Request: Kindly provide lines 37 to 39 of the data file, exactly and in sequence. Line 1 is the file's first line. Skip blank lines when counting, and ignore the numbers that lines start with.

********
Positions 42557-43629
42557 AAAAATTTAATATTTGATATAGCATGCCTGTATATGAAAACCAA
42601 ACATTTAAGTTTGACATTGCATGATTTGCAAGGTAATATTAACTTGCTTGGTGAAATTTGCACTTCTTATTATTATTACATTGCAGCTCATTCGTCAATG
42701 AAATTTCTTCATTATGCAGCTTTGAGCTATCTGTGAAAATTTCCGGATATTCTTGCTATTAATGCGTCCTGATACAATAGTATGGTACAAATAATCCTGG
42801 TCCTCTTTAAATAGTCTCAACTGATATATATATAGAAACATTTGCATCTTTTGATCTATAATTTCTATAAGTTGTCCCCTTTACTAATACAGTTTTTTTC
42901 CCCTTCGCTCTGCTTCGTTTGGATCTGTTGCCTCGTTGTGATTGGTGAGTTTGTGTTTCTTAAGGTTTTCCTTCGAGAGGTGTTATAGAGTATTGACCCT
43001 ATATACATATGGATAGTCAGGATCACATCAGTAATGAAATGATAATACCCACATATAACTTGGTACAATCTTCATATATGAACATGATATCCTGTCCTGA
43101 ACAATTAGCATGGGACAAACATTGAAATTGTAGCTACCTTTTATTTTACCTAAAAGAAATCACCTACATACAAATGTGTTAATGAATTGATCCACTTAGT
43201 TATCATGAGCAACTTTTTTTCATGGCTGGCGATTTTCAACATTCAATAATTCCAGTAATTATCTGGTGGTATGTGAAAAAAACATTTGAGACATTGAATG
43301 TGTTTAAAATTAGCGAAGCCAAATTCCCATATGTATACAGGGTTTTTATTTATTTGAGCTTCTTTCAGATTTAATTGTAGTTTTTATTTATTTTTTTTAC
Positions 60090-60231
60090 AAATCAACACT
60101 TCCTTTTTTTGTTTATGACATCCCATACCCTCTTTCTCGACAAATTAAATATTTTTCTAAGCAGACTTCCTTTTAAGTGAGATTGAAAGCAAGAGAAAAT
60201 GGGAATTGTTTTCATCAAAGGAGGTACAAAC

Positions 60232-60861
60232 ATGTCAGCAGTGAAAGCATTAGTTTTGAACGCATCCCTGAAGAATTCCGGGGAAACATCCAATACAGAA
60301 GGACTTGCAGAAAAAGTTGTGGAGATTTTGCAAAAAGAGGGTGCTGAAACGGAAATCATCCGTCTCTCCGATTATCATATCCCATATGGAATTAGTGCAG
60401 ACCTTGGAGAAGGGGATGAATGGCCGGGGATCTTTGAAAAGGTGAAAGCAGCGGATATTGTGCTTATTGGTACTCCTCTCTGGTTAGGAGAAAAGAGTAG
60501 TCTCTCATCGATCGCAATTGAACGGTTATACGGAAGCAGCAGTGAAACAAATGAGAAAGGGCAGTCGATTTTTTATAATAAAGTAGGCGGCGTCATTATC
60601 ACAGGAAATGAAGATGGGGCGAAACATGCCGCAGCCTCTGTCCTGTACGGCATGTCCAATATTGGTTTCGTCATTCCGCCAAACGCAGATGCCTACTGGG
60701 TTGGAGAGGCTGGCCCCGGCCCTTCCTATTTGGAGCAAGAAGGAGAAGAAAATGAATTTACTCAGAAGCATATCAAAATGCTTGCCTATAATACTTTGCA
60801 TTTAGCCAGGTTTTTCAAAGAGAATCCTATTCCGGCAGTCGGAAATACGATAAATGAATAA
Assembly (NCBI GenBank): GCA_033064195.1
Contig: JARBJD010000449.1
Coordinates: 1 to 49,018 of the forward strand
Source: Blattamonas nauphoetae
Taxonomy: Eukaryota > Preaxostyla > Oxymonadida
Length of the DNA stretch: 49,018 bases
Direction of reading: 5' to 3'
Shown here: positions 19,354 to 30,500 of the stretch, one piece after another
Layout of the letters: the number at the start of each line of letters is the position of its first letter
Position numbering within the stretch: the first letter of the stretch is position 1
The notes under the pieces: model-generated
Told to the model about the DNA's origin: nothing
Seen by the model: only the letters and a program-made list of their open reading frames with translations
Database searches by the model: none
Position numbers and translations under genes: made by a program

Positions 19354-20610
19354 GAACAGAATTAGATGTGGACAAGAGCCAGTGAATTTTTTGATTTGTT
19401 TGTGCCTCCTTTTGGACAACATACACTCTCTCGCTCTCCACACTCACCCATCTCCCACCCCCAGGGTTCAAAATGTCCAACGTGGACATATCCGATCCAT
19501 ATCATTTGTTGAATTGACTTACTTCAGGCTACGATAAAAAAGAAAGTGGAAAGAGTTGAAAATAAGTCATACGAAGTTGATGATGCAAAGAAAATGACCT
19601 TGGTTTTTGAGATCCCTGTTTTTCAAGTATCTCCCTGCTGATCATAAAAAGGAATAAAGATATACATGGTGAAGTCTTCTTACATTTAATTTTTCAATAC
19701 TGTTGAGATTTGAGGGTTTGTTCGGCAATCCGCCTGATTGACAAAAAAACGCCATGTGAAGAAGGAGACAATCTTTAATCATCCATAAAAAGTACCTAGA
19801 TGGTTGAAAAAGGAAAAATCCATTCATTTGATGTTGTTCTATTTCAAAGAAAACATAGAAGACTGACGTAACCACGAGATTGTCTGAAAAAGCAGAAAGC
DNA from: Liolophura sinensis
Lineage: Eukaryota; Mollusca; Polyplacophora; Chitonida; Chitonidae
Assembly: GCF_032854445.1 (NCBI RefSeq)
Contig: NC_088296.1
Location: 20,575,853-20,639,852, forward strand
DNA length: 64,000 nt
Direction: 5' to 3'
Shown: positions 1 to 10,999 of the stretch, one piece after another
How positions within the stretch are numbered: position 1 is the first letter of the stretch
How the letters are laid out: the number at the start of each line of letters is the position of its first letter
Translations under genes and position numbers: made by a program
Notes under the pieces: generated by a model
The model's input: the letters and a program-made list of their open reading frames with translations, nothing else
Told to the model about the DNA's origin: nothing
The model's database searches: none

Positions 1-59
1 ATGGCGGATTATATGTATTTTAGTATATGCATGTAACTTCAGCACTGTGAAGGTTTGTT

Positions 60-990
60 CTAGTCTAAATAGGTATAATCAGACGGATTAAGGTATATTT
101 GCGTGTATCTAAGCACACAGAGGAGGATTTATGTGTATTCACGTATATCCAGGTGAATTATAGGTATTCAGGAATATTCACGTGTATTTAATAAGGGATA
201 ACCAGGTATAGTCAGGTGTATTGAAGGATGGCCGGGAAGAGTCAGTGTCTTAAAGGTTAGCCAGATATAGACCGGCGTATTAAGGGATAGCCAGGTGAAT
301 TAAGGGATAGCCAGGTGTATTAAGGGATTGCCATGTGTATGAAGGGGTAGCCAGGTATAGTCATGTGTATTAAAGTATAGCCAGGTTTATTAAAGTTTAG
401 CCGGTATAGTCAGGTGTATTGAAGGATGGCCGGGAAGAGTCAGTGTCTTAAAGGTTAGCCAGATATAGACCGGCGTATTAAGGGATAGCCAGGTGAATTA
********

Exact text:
Position numbers and translations under genes: made by a program

Positions 19354-20610
19354 GAACAGAATTAGATGTGGACAAGAGCCAGTGAATTTTTTGATTTGTT